A few simple rules, should you choose to participate in the discussion (even if your coach recommends you stay out of it, but you just can’t stay silent any longer):
- Select the candidate or position that most closely aligns with your own views.
- Say all kinds of nice things about them.
- Never attack the other side.
- Never attack the other side’s advocates and supporters.
- Don’t let anyone, especially some random stranger, suck you into a silly battle.
- Ask questions from a place of genuine curiosity.
Whether you’re reading this in 2016, 2017, or beyond; no matter what country you’re in when you read it, eventually the election will be over.How to discuss politics on Facebook and keep your friends
It doesn’t last forever.
Also ponder this:
The person who feels differently than you, may be having second thoughts you don’t know about (or may have them later).
Will they be more or less willing to reconsider if you put them on blast the first time?The election will be over soon. Will your friendships survive?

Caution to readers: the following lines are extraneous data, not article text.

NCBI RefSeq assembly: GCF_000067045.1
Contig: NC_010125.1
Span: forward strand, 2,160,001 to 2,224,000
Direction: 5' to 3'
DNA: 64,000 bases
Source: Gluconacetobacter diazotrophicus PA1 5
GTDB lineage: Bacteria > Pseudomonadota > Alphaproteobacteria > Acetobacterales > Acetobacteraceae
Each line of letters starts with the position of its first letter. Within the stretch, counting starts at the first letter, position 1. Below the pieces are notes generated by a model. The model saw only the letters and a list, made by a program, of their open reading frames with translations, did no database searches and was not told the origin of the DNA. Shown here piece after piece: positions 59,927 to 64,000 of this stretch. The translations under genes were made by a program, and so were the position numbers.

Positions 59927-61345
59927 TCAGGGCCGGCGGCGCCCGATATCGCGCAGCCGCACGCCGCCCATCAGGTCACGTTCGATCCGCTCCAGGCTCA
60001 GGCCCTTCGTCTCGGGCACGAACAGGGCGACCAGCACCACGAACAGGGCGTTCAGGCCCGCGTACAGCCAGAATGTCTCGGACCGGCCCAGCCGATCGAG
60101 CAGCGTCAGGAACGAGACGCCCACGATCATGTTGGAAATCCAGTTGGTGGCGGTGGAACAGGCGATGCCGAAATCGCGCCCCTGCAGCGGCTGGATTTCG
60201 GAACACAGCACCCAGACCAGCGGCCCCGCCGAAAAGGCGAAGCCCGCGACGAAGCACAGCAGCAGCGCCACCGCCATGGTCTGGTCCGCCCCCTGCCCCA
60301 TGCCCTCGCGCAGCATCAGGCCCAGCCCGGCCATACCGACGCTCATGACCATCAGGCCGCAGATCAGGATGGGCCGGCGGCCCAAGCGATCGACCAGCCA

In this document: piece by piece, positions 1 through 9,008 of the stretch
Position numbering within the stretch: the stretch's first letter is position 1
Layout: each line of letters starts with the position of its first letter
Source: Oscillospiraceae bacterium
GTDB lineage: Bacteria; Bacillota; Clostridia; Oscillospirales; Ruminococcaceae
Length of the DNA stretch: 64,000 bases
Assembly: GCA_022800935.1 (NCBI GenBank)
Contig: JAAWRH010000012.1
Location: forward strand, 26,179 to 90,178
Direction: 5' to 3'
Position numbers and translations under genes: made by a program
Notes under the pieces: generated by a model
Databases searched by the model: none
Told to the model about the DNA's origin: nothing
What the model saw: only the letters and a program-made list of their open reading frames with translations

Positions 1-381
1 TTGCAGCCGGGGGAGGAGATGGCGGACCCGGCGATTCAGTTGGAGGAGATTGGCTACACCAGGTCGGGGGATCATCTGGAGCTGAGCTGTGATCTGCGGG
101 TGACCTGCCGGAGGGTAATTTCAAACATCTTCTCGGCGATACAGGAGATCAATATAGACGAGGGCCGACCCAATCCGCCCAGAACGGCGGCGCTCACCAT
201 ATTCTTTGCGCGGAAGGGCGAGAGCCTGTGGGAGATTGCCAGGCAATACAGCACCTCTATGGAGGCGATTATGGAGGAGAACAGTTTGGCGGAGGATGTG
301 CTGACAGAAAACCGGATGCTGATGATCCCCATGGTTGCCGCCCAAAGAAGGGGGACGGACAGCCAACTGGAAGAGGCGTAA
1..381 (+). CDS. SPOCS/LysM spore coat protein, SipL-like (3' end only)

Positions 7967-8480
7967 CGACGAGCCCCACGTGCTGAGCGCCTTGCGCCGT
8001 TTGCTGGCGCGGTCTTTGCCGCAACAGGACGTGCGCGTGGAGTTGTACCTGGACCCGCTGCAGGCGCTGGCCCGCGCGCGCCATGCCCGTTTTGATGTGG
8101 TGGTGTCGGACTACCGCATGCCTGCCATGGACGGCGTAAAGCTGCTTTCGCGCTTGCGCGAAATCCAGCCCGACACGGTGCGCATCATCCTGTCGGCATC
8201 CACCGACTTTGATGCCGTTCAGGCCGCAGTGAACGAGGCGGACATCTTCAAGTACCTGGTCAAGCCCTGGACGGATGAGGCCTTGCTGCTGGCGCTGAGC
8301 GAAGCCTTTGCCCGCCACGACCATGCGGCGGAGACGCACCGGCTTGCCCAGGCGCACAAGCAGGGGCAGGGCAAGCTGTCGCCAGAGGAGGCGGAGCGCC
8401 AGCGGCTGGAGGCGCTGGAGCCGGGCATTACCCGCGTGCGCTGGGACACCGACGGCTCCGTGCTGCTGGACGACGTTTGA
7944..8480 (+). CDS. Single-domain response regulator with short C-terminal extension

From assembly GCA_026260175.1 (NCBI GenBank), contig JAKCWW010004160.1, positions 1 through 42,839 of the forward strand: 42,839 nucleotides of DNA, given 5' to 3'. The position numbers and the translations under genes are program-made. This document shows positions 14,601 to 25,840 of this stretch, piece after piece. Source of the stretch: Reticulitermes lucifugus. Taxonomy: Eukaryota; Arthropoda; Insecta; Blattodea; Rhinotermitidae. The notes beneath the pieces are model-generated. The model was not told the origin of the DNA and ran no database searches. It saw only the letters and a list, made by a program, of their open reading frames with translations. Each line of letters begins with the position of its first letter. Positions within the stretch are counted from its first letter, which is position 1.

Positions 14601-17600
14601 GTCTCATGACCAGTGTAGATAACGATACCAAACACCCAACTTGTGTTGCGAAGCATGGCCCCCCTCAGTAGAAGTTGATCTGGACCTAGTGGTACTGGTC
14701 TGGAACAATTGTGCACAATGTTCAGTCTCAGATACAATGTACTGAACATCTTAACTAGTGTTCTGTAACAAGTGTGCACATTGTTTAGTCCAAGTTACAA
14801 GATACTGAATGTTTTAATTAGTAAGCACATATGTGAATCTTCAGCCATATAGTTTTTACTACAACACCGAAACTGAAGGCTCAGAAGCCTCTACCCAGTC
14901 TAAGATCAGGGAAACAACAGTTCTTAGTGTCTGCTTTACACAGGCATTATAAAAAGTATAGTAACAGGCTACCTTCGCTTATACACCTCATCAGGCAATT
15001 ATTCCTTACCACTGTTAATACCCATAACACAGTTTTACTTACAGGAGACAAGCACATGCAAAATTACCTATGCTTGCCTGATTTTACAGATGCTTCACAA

Which brings up the next point:
Others are watching too.
Do you look like someone who speaks from a place of reason, rationality, respect, and integrity? Or do you look like a nutjob?
Will they look at what you’re typing or saying and think “this is just the sort of open, intelligent respectful person I’d love to do business with?” – regardless whether they vote the same way you do or not?
Others may be “on the fence” and looking to people they respect (like you) to help their decision making process. They won’t say so to your face.Could your political rants cost you current and future business?
So in everything you do, ask this of yourself:
“How am I helping make the world a better place?”
Make sure you’re registered to vote. Then do so.
The one thing you can do that definitely puts a dent in the process is to do your part IN THE PROCESS ITSELF.
Put one in the “win” column for your candidate, and cancel out a vote for the other candidate.